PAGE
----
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Tribal Counsel

Three hours after the bombs started falling on Afghanistan, representatives of the far-flung exile groups in America convened in a Queens café to discuss their dreams for a free and tolerant homeland.


Answered prayers: An Afghan mosque in Queens.  

It takes a toll on the imagination to place Haron Amin in Afghanistan's Panshir Valley in 1988. Now 32, Amin seems too young, too sophisticated, too comfortable in his natty suits and Hermès ties -- too American, really -- to have fought alongside the mujaheddin and suffered the depredations of a brutal war. "They had to drag me through a couple of the passes," Amin recalls of his first weeks with the rebels. "I fell terribly ill, the food was meager, and the eighteen-hour marches were devastating." * What was a 19-year-old Afghan-American doing in the Panshir? At a time when more than 6 million Afghans were fleeing their country and taking refuge in squalid Iranian and Pakistani camps, Amin was swimming against the stream. He dropped out of college to become the only Afghan in America to go fight with the mujaheddin, spending two years alongside Ahmed Shah Massoud, the legendary Northern Alliance commander who was assassinated on September 9.

"It was my Islamic duty," says Amin of his decision to return to the country he had left with his parents in 1980, bringing with him vivid memories of the morning in Kabul in 1978 when his third-grade geography teacher came to class carrying a Kalashnikov. A few days later, the kindergartners in his cousin's class were ordered to report their fathers for engaging in political activity or hiding guns in their homes. His parents endorsed his call to arms. "If a family has more than one son, one son is supposed to be given for jihad -- so my parents had no argument. It also was an issue of patriotism."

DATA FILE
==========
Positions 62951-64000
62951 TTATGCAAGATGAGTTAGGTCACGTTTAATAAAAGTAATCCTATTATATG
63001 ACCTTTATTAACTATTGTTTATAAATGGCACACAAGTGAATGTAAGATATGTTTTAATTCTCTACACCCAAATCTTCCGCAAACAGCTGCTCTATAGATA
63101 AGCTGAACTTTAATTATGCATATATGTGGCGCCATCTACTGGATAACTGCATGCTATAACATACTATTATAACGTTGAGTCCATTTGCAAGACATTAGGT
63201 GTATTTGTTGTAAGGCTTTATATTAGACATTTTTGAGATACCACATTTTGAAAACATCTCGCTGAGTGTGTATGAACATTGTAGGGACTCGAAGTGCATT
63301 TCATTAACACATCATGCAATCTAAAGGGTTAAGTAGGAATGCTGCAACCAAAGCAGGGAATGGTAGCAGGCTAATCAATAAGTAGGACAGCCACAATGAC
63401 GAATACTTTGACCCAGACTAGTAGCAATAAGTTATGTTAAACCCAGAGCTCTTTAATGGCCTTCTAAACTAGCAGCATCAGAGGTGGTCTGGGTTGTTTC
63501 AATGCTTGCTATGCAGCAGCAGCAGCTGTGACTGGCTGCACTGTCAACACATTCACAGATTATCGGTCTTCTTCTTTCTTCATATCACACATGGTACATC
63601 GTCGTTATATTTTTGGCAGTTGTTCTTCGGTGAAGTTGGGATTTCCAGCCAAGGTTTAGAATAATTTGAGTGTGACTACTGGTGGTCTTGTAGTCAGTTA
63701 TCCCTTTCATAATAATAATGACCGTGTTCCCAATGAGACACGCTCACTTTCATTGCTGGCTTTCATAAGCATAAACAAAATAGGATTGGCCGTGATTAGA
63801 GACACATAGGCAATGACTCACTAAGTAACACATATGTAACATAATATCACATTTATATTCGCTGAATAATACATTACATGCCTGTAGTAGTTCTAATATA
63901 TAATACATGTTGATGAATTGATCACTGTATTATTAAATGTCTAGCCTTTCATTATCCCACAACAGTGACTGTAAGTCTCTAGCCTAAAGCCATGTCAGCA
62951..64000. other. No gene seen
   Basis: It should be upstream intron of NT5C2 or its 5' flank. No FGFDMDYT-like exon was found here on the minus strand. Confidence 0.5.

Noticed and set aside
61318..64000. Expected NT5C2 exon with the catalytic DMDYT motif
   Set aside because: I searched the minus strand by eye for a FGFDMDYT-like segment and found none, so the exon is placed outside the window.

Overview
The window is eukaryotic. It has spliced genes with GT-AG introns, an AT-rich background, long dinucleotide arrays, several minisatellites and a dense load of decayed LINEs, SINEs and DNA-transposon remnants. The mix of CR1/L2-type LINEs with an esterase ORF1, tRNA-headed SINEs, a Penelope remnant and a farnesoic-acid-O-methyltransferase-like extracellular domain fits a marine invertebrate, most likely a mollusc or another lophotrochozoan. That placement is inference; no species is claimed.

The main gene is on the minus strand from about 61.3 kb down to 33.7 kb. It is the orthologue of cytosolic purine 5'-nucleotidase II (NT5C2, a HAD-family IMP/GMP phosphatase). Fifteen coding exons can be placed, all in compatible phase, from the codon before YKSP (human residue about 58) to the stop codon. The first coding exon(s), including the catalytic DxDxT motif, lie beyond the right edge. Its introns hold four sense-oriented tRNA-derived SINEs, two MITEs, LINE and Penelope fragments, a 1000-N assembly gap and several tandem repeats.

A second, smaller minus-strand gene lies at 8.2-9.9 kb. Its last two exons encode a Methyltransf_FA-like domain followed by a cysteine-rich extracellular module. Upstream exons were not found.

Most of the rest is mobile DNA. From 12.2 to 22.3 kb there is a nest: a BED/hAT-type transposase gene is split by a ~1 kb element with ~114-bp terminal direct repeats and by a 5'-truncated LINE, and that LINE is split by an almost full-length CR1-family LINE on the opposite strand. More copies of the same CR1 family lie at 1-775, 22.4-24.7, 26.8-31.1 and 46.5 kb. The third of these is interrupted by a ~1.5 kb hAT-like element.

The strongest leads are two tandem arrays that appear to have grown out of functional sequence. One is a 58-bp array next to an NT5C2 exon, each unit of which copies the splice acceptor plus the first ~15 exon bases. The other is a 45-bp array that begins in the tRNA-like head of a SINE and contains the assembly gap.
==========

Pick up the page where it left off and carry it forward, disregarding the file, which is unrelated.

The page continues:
Thirteen years later, Amin does battle on another, very different front for the Northern Alliance. Until recently, as the Alliance's envoy to the United Nations, Amin had trouble getting meetings with U.N. aides. "There wasn't a single ear to give us even five minutes," he says, "and if they did, it was followed by a yawn." But since being named the Alliance's Washington envoy in early October, Amin is in such hot demand in D.C. that he hasn't set eyes on his Queens home. The U.S. hopes the Northern Alliance's 30,000 ground troops will eventually topple the Taliban. "Without us on the ground," Amin says with a touch of bravado, "the U.S. would have almost no chance of capturing bin Laden."

For the city's roughly 20,000 Afghan-Americans, the world could not be more radically different from the way it was before September 11. They have gone from obscurity to suspicion if not outright harassment. Their quiet despair for relatives back home has bloomed into pungent fear. But they've also risen from a hopeless stupor over the fate of their country to feverish politicking -- even to dreaming of victory.

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